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Going After the Impossible

There are myriad targets that have been deemed undruggable and they "have rankled even the best-funded laboratories over the years," The Scientist says. However, some biotechs are game for taking those impossible targets on — and they appear to be seeing some success. The Scientist notes that one of those companies, Anchor Therapeutics, is working on targeting membrane receptors for Novartis and Ortho-McNeil-Janssen Pharmaceuticals. Anchor has been able to target G-protein coupled receptors by using pepducins to change the shape of the receptor and one of its possible drugs is a pepducin that targets CXCR4, a G-protein coupled receptor found on cells of the immune system. "Our job is not to produce the same old stuff," says NeurAxon's John Andrews, whose company is also pursuing undruggables. "Our job is to make things [that] improve people's lives ... and these high-hanging fruit are some of the best ways to do that."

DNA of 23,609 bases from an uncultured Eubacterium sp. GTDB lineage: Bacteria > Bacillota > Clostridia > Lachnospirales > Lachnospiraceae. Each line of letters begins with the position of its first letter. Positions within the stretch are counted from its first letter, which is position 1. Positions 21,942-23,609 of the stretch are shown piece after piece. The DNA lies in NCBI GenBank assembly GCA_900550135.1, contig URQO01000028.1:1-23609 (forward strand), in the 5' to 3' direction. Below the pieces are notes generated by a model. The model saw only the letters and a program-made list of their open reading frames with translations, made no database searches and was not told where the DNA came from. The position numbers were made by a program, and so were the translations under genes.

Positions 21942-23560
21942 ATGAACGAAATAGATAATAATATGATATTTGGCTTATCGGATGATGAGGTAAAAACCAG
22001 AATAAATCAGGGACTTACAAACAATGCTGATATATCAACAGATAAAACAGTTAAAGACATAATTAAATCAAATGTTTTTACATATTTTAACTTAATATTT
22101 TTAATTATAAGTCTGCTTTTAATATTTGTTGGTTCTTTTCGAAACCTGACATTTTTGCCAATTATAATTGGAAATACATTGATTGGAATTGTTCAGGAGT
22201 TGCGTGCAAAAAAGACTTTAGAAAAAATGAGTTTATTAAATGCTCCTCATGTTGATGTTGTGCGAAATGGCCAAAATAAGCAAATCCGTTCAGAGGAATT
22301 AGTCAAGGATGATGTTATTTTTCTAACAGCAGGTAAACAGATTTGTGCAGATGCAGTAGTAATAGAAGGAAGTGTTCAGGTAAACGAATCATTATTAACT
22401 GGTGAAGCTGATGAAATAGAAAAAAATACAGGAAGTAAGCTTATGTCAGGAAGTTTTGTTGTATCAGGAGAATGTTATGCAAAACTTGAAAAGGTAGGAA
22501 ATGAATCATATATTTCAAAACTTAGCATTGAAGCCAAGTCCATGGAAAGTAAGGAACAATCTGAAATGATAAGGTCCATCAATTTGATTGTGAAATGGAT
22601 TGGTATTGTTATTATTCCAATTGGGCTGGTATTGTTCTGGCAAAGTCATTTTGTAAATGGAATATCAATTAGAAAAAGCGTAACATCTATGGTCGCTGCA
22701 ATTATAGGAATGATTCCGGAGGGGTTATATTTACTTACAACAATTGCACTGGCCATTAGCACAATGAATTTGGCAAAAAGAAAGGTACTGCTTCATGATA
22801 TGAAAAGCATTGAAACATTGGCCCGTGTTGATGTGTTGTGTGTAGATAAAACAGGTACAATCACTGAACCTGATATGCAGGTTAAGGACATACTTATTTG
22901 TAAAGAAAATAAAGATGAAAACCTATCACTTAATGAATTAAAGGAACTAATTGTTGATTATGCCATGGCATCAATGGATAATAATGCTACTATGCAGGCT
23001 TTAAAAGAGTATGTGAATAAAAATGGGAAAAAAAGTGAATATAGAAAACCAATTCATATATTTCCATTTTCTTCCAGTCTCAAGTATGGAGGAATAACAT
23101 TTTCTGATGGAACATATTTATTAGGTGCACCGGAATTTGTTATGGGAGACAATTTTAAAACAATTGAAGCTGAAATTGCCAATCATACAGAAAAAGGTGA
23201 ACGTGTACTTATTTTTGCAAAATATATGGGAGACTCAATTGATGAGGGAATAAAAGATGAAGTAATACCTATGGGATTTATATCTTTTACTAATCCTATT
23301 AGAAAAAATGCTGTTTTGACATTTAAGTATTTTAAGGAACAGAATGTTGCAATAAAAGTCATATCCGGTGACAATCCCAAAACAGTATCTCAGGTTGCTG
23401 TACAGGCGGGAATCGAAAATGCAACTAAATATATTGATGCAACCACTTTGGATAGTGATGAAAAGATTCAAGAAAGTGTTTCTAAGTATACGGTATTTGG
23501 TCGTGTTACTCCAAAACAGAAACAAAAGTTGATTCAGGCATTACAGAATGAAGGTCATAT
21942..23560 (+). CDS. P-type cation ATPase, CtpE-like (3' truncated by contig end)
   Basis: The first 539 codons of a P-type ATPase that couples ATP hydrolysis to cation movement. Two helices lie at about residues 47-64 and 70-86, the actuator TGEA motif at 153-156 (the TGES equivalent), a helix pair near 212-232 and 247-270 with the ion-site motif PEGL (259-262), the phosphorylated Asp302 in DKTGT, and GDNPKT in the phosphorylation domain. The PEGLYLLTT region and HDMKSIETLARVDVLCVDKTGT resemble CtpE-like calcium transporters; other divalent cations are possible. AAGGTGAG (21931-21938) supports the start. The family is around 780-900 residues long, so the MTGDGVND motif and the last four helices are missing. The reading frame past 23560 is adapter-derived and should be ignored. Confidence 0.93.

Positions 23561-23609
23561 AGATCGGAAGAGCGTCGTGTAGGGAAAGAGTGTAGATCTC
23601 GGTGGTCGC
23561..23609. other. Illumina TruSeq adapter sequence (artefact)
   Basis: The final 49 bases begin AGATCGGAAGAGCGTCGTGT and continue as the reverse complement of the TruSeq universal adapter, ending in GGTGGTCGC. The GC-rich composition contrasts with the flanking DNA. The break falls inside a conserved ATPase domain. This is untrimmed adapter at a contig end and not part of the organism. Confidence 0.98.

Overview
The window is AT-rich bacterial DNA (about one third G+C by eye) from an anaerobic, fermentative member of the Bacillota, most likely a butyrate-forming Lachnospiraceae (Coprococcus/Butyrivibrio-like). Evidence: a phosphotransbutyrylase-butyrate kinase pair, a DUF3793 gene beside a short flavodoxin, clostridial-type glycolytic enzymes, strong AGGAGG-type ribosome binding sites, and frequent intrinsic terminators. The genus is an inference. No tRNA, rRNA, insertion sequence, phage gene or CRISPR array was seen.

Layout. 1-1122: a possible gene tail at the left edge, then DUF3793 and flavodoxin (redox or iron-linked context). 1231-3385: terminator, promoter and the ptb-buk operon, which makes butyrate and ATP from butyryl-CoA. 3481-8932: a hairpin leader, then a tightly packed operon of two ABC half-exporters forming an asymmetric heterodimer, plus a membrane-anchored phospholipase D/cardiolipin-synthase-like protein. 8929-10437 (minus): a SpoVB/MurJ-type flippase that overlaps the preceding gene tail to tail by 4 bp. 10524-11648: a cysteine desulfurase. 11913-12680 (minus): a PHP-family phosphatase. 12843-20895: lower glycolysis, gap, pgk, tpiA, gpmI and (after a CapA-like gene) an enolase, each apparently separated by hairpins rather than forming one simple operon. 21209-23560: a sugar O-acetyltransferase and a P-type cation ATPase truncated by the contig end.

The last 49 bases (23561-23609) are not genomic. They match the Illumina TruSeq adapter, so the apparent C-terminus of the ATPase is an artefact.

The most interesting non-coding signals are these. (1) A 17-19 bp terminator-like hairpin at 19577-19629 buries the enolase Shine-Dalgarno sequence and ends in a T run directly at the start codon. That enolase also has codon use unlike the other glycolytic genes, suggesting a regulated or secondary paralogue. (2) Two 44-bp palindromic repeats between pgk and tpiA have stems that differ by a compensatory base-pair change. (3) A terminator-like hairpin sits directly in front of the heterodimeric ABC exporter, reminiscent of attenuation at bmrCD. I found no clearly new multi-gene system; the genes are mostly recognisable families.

The Scan

NFTs for Genome Sharing

Nature News writes that non-fungible tokens could be a way for people to profit from sharing genomic data.

Wastewater Warning System

Time magazine writes that cities and college campuses are monitoring sewage for SARS-CoV-2, an approach officials hope lasts beyond COVID-19.

Networks to Boost Surveillance

Scientific American writes that new organizations and networks aim to improve the ability of developing countries to conduct SARS-CoV-2 genomic surveillance.

Genome Biology Papers on Gastric Cancer Epimutations, BUTTERFLY, GUNC Tool

In Genome Biology this week: recurrent epigenetic mutations in gastric cancer, correction tool for unique molecular identifier-based assays, and more.